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Korean J Med Hist > Volume 11(1); 2002 > Article
Korean Journal of Medical History 2002;11(1): 49-64.
의와 오리엔탈리즘: 개화기 조선을 중심으로
Medicine and Orientalism in the Late Nineteenth Century Korea
Jong Chan Lee
Department of Medical Humanities and Social Medicine, Ajou University, Korea.
The paper investigates medical missionaries that exerted a significant role in establishing Western medicine in the late nineteenth century Chosun, in relation to orientalism, an academically popularized concept introduced by Edward Said. Historical analysis is focused on several important medical missionaries such as Horace N. Allen, William B. Scranton, John W. Heron, C.C. Vinton, and Oliver R. Avison to explain how their activism as medical missionary contributed to the formation of medical orientalism in which Western medicine was 'taught, studied, administered, and judged' in that period. In addition, I explore into how medical orientalism was in service of Japanese imperialism by showing that medical missionaries had to be under imperial surveillance by Japanese colonizers. article explores the medical system of the Koryo Dynasty period and its social characteristics. First, the structure of medical system and roles of medical institutions during the Koryo Dynasty period will be summarized. Then, the characteristics of the medical system will be identified through exploring the principles of its formation in a view of social recognition of medical care and a view of public policy.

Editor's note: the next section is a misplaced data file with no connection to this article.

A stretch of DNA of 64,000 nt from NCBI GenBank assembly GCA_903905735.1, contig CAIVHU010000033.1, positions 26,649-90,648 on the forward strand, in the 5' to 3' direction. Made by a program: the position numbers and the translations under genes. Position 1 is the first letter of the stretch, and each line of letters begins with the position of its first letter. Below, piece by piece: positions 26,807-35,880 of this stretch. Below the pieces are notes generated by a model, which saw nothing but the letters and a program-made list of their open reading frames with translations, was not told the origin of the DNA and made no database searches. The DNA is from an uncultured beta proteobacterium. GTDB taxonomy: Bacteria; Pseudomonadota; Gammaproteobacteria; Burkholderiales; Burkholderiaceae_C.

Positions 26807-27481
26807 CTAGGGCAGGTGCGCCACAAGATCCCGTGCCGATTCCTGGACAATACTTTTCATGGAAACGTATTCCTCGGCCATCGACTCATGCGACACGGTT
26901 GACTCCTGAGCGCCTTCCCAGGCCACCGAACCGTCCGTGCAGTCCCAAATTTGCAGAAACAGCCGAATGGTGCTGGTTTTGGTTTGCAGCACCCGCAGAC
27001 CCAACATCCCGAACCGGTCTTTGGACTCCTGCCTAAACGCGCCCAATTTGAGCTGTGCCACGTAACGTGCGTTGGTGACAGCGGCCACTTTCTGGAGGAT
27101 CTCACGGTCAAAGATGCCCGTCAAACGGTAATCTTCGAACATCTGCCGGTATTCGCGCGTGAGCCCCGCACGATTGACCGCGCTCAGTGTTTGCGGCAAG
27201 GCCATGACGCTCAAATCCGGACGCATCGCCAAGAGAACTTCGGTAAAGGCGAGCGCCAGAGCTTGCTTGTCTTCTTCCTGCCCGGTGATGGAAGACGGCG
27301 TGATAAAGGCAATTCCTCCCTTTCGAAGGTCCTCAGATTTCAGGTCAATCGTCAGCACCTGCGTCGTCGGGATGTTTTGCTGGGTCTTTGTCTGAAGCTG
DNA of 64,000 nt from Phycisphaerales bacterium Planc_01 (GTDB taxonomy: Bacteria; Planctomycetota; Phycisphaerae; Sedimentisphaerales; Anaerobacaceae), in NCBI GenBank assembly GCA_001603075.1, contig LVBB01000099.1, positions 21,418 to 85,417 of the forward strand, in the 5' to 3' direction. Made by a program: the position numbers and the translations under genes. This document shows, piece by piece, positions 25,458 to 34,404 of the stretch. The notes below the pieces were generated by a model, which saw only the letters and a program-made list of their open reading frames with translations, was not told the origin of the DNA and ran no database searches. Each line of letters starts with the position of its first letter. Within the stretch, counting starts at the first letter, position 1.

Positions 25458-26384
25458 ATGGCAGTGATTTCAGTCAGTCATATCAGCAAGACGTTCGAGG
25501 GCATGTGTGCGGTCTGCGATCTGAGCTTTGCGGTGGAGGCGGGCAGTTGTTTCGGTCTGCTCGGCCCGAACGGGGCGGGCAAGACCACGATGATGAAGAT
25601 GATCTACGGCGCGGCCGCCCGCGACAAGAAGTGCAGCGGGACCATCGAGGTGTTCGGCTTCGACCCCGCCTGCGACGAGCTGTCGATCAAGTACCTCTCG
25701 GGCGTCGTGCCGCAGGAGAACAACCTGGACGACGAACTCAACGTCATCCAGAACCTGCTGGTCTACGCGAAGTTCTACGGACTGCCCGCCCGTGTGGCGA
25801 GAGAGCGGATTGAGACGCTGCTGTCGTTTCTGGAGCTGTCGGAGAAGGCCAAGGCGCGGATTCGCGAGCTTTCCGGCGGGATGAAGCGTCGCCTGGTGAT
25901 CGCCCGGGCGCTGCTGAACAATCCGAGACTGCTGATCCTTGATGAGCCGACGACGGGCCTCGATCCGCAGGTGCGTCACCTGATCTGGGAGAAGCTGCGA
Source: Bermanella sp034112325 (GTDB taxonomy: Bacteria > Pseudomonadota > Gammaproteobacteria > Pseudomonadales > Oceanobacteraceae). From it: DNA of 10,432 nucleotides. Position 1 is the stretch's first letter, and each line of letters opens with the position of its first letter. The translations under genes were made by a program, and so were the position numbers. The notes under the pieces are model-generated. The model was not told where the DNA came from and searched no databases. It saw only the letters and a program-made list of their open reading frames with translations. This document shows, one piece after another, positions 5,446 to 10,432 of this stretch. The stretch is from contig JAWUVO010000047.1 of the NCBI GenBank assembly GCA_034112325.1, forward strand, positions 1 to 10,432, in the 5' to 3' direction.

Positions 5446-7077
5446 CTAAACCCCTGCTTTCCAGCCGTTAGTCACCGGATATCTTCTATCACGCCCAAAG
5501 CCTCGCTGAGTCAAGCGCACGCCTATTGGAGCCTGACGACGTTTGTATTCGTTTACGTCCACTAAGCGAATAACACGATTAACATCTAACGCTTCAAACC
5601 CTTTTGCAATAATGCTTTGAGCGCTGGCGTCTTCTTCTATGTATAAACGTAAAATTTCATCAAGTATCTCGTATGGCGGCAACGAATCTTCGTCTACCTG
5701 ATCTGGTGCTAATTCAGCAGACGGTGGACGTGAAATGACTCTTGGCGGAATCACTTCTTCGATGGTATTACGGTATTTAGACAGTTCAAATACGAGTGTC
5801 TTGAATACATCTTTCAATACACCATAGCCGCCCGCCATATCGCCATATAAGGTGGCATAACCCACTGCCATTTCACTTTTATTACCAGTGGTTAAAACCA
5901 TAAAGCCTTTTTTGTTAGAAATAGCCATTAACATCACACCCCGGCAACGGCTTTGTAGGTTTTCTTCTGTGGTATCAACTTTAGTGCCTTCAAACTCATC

Key Words: Orierntalism, Missionary, Empire, Medicine, Hygiene
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